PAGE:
Tag Archives: education

The Education revolution starts TODAY! The radicals, at last, have all the best tunes.

Whilst Pink Floyd indicated their intent to start an educational revolution in the 1980s with their rousing ‘We Don’t Need No Education” (ironically indicating to the pedants amongst us exactly why some education was needed when it came to communicating to the rest of the English speaking world – it’s ANY education, Jones – not NO education – do keep up boy!), the most recent education revolution started TODAY at the recent TEDXLondon event at London’s Roundhouse.

And like all good revolutions, the Education Revolution is being broadcast through popular song with the revolutionaries on the stage proclaiming their intent through a collection of songs which will no doubt find their way onto ITunes in time for Christmas, or at least every school’s Nativity Play.

(Go work down) On the Waterfront is an exhilarating rehash of the old Simple Minds classic: it will be a treat to see them rejuvenate themselves and bring that thumping great bass line, simplistic memorable lyrics and exhortation to bring in the ‘real world of work’ into the imaginary world of the classroom.

Let’s Make Mistakes Together will be a soulful ballad delicately performed by Will Young and a backing chorus of X-Factor rejects who have been picked up off the audition room floor by Will, given a dusting down and placed on the road to fame and fortune.

I am me because of us is a defiant anthem which Celine Dion has penned but which U2 will be treating with a newly invigorated Eno at the mixing desk and Chumbawumba offering free style rabble rousing. Expect the addition of a further guitar courtesy of Paco de Lucia and the sampled ukele of George Formby.

Emily is one of the top ten outstanding people in the world is a remake of the lost Belle and Sebastian track from the 1998 album, Boy with the Arab Strap. It wasn’t a particularly impressive number then but with Goldie at the mixing desk, things can only get better as Ken Robinson was heard to be singing over the weblink.

She made a self-sustaining fridge for West Africa has been especially commissioned from Ray Davies, formerly of The Kinks, but still showing his penchant for English whimsy. ‘Self Sustaining Fridge’ is reminiscent of his early 1960s album, Arthur, on which She Bought a Hat Like Princess Marina” was an audience favourite at the Marquee (just around the corner from the Roundhouse, funnily enough).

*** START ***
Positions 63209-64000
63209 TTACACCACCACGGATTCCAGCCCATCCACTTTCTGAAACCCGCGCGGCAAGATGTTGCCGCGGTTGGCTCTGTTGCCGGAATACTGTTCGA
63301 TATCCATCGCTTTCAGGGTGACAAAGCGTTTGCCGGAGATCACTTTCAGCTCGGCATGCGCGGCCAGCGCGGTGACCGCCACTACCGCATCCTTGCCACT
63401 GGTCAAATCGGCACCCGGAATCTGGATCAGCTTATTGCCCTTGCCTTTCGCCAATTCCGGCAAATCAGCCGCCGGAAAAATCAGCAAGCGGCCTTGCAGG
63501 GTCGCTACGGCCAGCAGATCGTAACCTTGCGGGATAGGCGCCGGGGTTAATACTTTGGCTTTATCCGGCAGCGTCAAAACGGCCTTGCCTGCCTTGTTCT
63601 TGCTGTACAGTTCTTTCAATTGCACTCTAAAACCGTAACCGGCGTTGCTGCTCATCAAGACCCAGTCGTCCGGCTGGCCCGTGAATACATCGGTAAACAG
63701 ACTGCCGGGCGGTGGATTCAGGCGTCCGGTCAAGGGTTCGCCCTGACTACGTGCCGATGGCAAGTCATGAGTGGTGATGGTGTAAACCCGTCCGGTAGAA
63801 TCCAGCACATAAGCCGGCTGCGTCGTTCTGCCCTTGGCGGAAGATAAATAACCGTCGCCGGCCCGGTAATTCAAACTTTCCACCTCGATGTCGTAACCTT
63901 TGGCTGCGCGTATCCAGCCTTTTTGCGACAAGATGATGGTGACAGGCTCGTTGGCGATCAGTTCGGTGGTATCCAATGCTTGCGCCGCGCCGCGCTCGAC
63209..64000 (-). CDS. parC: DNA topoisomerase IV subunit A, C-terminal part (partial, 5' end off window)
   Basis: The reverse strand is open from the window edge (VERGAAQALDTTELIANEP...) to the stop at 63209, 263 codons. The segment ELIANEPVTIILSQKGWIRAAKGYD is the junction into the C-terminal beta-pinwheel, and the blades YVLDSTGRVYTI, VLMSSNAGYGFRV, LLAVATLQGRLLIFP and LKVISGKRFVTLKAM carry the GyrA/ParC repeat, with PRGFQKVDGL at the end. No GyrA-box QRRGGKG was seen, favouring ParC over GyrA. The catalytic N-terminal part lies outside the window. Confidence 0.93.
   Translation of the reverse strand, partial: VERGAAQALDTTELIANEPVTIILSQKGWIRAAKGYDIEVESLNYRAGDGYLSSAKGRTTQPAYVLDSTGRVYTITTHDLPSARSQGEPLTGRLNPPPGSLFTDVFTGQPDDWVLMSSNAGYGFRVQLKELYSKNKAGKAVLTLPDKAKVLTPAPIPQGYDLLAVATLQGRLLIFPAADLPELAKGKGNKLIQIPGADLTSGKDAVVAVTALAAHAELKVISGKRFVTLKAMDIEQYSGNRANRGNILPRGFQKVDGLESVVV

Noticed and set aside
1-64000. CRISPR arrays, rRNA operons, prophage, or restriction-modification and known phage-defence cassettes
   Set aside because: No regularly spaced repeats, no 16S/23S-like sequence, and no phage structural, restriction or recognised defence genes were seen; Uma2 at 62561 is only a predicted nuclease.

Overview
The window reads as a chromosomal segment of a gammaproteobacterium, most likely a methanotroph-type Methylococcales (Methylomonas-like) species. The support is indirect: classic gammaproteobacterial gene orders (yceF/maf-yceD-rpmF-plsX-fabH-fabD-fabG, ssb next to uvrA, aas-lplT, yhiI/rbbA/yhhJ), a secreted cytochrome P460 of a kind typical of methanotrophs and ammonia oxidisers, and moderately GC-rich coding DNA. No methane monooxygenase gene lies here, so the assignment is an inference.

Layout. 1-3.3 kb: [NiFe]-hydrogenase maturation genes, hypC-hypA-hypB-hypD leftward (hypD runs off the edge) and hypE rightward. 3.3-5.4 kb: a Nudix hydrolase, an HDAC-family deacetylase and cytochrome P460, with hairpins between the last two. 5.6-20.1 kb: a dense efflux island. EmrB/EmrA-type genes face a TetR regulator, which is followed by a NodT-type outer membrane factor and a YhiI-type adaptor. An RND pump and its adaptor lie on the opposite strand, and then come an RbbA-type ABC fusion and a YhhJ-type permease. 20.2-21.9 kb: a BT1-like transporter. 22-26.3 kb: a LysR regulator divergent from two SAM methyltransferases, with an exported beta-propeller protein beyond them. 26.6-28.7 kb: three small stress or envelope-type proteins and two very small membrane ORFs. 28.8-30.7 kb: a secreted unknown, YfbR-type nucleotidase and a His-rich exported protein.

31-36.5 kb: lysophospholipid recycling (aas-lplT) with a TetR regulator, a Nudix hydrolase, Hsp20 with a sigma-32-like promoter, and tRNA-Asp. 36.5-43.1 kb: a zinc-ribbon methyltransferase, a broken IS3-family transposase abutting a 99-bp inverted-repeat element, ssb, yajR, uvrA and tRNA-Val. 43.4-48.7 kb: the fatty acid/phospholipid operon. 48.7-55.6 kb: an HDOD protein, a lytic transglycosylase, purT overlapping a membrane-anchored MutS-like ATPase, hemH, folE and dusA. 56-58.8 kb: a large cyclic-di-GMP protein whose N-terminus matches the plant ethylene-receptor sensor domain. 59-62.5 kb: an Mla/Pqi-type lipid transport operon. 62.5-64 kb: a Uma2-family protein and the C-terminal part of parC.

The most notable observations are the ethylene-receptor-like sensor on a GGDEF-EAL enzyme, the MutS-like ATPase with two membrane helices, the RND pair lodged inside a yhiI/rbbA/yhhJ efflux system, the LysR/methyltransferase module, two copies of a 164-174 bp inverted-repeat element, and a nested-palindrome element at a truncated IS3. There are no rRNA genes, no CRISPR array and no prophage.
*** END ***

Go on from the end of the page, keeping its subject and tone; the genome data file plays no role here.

So although the education revolution starts TODAY and no-one’s too sure who’s leading this, who the guerillas are, where the anarchists are in the mix and where the collateral damage is going to occur, we can all at least be confident that this revolution will at least have some decent songs, downloads, tracks and other commerical spin offs.

The point of school: hanging out with new knowledges behind the bike sheds.

What’s the point of schools any more?  Kids are socialites at 7, adults at 12 and doubting everything the teacher and the school stands for. Behaviour is questionable, deference is a quaint notion of a rose tinted past when teachers were head of the classroom and everyone knew and welcomed their places.

Curriculum is irrelevant and has been superceded by the Internet where children work out of their own curriculum and syllabus, perhaps blindly, perhaps intuitively, perhaps guided by who knows what – certainly things we parents and teachers know nothing or little about.

These are desperate existential times when all our purposes reasons and rationales have been thrown up into the air and scrutinised like never before. So what place the teacher? The school? The curriculum even?

For all that despair and deep questioning…there is still the essence of the adult / child relationship at the heart of the learning process – the adult / old knowledge can’t be swept away. There is history -culture – language – the other – to contend with.Stuff which resides in the old, the unfamiliar, the awkward, the stuff the young don’t / won’t access drily through the Internet and the fashionable modes of social networking.

What we are left with -.and what can’t be swept away in a tide of acronyms and text speak – is us – you and me here and now in real time and space and our awkwardnesses and misunderstandings.